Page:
Businesses request significant carbon taxes from the G7 leaders
During the 48th G7 summit, which will be held in Germany from June 26 to 28, multinational corporations are urging world leaders to set a price on carbon to combat climate change.
C-suite executives from major multinational corporations like Bank of America, Shell, and others advised G7 summit attendees to implement a meaningful carbon price at about $70 to increase demand for clean technology.
The Sustainable Markets Initiative's (SMI) 400 corporate executives proposed carbon pricing in an open letter that was released yesterday, June 26. They suggested setting it at $30 to $70 per tonne to avoid coal, $70 to $120 per tonne to invest in hydrogen production methods, and above $120 per tonne to invest in negative-emissions technologies like removing carbon dioxide from the atmosphere.
The letter states that "to release all this investment, of course, the carbon price must rise in line with the global economy’s ability to absorb it and governments must address the near-term challenges for consumers facing the rising cost of energy."
As Germany and other European nations increase their coal power in an effort to conserve gas after Russia cut off supplies, the energy crisis brought on by Russia's invasion of Ukraine is already undermining efforts to phase out coal. As a result, there was an increase in private investment in energy-efficient infrastructure. The SMI executives note that this investment must be accelerated with G7 incentives to address the impending gas supply shortage.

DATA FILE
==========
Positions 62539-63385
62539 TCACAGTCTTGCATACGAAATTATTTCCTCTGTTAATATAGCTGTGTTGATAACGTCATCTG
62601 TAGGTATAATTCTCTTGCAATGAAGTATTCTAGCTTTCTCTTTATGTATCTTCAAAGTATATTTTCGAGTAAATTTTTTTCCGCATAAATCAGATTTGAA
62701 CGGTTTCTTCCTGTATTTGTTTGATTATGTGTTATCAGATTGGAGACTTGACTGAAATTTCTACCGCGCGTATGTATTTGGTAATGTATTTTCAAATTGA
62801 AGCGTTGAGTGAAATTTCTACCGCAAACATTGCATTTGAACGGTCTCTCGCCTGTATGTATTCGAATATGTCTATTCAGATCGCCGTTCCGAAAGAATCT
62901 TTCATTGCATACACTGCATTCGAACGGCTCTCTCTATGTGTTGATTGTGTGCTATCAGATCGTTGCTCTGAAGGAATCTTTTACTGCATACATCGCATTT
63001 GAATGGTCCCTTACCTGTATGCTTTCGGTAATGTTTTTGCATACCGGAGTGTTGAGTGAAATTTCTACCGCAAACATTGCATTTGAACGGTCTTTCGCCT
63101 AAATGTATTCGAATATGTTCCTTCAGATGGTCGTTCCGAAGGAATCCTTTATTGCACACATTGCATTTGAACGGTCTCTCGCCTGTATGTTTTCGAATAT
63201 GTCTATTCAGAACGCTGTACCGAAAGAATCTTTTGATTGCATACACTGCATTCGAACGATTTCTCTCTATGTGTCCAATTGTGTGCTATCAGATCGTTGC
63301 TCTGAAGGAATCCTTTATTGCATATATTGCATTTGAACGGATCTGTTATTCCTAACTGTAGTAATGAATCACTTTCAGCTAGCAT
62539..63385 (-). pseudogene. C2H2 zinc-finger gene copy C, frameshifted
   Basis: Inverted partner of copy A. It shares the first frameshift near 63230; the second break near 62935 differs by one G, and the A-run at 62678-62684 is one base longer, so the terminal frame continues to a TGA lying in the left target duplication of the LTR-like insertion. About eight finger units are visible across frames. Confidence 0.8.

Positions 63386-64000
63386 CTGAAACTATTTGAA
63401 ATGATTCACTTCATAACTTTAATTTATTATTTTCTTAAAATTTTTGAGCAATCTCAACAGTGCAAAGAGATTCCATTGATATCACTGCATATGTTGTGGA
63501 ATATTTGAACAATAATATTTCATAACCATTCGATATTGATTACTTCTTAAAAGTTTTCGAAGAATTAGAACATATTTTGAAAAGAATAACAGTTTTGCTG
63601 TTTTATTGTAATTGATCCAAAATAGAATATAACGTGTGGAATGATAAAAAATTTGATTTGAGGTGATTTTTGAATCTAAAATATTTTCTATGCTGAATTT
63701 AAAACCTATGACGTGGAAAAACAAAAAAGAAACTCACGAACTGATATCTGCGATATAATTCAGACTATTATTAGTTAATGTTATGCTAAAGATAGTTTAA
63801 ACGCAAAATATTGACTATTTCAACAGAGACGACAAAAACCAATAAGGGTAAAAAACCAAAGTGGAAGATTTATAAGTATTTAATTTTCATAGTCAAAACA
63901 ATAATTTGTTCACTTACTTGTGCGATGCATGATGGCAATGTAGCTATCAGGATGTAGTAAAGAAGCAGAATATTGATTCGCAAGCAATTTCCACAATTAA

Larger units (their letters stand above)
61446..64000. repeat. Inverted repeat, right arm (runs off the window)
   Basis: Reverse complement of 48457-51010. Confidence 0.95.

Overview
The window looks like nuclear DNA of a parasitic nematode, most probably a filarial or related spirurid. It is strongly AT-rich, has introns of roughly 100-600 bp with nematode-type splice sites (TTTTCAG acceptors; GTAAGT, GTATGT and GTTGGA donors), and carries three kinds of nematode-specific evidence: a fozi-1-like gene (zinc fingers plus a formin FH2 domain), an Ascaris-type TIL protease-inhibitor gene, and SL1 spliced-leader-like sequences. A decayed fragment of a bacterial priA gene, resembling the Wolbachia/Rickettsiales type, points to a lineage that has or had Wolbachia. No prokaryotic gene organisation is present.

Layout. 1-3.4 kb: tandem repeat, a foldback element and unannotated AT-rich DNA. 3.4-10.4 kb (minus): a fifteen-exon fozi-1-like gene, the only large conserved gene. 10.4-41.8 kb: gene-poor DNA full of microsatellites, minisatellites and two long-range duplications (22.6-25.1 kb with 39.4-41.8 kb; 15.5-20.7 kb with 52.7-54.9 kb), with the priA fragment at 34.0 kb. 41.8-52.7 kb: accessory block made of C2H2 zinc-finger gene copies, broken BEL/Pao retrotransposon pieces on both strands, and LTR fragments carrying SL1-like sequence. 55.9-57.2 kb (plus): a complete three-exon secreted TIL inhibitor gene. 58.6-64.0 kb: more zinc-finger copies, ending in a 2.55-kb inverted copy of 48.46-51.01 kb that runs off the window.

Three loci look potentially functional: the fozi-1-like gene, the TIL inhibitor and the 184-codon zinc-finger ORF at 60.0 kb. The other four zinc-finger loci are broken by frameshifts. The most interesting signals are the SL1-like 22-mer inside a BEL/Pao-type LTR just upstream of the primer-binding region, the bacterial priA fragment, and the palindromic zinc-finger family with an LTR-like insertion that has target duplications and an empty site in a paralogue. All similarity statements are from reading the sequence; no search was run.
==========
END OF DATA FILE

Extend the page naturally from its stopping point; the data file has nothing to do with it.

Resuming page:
The SMI also advocated for the global ban on coal power by 2040, with advanced nations following suit by 2030. They draw attention to the fact that the building and construction industry accounts for 40% of global emissions and has a greater need for the deployment of cutting-edge optimisation technologies.
The recommendations of the SMI are in line with the five objectives of Germany's G7 Presidency, which include forging solid partnerships for a sustainable planet and charting a course for long-term economic stability. The G7 agenda aims to address any gaps in global energy policy in the midst of the conflict in Ukraine.
If the G7 unanimously approves the $30-$120 carbon pricing scale, it will likely be implemented alongside other regional and national environmental tax policies, such as carbon border adjustment mechanisms (CBAMs).
The call for a carbon price scale coincides with political initiatives to advance environmental tax policies on both sides of the Atlantic.
A US congressional bill that would impose an import carbon tax of $55 per tonne of carbon dioxide is up for a vote soon. In the meantime, the European Parliament reached agreement on a CBAM draft and will begin talks with the European Council as early as August.
By fLEXI tEAM